Kern County roads officials plan repairs with new gas tax funds
BAKERSFIELD, Calif. (KBAK/KBFX) —
You'll pay higher taxes at the gas pump, but local roads officials say that will result in better streets and highways.
The bill passed by state lawmakers in April will reportedly bring in some $5 billion a year in new funds, and cities and counties will get millions of that money.
Kern County Public Works Director Craig Pope said the funds are desperately needed.
"We wouldn't have a roads department if this hadn't passed," Pope said. "We were at the point where we were contemplating giving the roads back to the property owners." Now, they hope to start turning things around.
"The information we've seen is that we're going to get $21- to $22 million a year," Pope told Eyewitness News. "So, over $200 million." That's over the ten years in the new measure.
The City of Bakersfield expects to see a total of $86 million over those ten years. They say that will likely start with about $2 million the first year, over $6 million the second year, and then continuing to ramp up.
"I think this is a wonderful opportunity for the city to really step up and bring our roadway system up to where it needs to be," Bakersfield Public Works Director Nick Fidler said.
The money comes from Senate Bill 1. The measure enacted a tax of 12 cents per gallon on gasoline, and 20 cents a gallon on diesel. Those will start this November, and cities and counties expect to see their new funds early next year.
Right now, local officials are deciding which roads will get money and help first.
"We have tremendously, great big potholes, and they've been here quite a few years," Deanna Harvey said a couple weeks ago. She lives in the county on Cedarcrest near Olive Drive. She said their street has been patched at times, but that's washed away.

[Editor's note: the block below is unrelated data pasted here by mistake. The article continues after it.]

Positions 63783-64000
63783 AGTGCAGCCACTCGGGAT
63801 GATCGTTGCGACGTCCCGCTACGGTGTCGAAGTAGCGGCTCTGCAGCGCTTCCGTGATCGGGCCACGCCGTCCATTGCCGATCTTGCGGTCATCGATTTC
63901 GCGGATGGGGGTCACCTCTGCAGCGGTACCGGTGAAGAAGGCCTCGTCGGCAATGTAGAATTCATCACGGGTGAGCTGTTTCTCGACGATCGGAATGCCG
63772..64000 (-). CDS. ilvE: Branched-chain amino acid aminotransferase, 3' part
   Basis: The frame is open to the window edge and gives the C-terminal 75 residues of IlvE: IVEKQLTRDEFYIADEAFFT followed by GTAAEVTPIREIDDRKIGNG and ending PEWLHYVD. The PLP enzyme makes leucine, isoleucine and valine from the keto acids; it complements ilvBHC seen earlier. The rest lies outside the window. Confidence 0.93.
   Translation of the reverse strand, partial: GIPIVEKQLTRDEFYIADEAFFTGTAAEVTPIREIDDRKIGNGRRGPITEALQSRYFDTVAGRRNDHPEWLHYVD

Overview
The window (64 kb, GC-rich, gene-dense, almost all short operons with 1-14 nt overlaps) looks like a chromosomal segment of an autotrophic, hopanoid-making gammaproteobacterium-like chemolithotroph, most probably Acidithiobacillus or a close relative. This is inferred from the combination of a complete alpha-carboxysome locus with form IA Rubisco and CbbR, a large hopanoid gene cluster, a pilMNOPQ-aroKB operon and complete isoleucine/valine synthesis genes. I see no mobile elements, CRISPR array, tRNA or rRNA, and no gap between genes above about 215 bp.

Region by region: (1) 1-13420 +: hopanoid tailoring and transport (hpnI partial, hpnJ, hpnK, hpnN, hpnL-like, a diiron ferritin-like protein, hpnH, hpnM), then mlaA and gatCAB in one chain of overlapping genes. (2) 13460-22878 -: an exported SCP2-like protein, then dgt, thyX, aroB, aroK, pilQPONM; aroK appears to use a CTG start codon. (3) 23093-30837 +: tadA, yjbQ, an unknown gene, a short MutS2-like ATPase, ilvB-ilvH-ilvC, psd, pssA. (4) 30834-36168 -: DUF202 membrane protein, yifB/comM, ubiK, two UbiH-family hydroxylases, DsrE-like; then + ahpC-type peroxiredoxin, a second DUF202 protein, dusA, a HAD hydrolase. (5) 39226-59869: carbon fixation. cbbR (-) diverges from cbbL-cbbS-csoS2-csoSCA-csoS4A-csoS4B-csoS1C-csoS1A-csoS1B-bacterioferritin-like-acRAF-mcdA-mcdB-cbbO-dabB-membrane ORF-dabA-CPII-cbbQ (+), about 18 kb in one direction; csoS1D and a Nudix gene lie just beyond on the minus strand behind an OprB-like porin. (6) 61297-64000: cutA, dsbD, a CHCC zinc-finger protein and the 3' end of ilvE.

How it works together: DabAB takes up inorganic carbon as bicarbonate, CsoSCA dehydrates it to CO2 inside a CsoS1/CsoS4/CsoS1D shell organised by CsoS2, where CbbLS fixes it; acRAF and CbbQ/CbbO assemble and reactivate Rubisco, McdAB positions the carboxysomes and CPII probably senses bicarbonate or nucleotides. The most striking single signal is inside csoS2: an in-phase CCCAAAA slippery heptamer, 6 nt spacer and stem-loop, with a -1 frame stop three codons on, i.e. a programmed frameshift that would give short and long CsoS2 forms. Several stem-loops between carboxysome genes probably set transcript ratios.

A neighbor had contacted the county about those conditions, and it was one of four complaints Pope had gotten that day.
His department is looking at which roads they'll tackle first. But, he said they know the money must go for road maintenance.
"This isn't for expansion projects, it is to maintain the existing roadway, and we have plenty of need out there," Pope said. He mentions roads in very tough shape on the west side of the county, and throughout the area.
And, Pope said Kern County has some 3,300 miles of roads, "Which is enough to reach across the United States," he said.
Pope said they'll have to determine which ones will meet the requirements in the new law to get the funds and the repairs.
The city of Bakersfield will pick its first road-fix projects by using their "street saver system" database.
"That will identify which of these streets will be targeted," Fidler said. He says the first year they may be able to fix streets in one subdivision, and do work on a couple "collector streets."
And, Fidler said the new funds will be folded into their existing road maintenance money.
He said those current funds are being used now for a project on Harris Road, and they’ll soon work on Baker Street. He said the new gas-tax money will go for similar projects.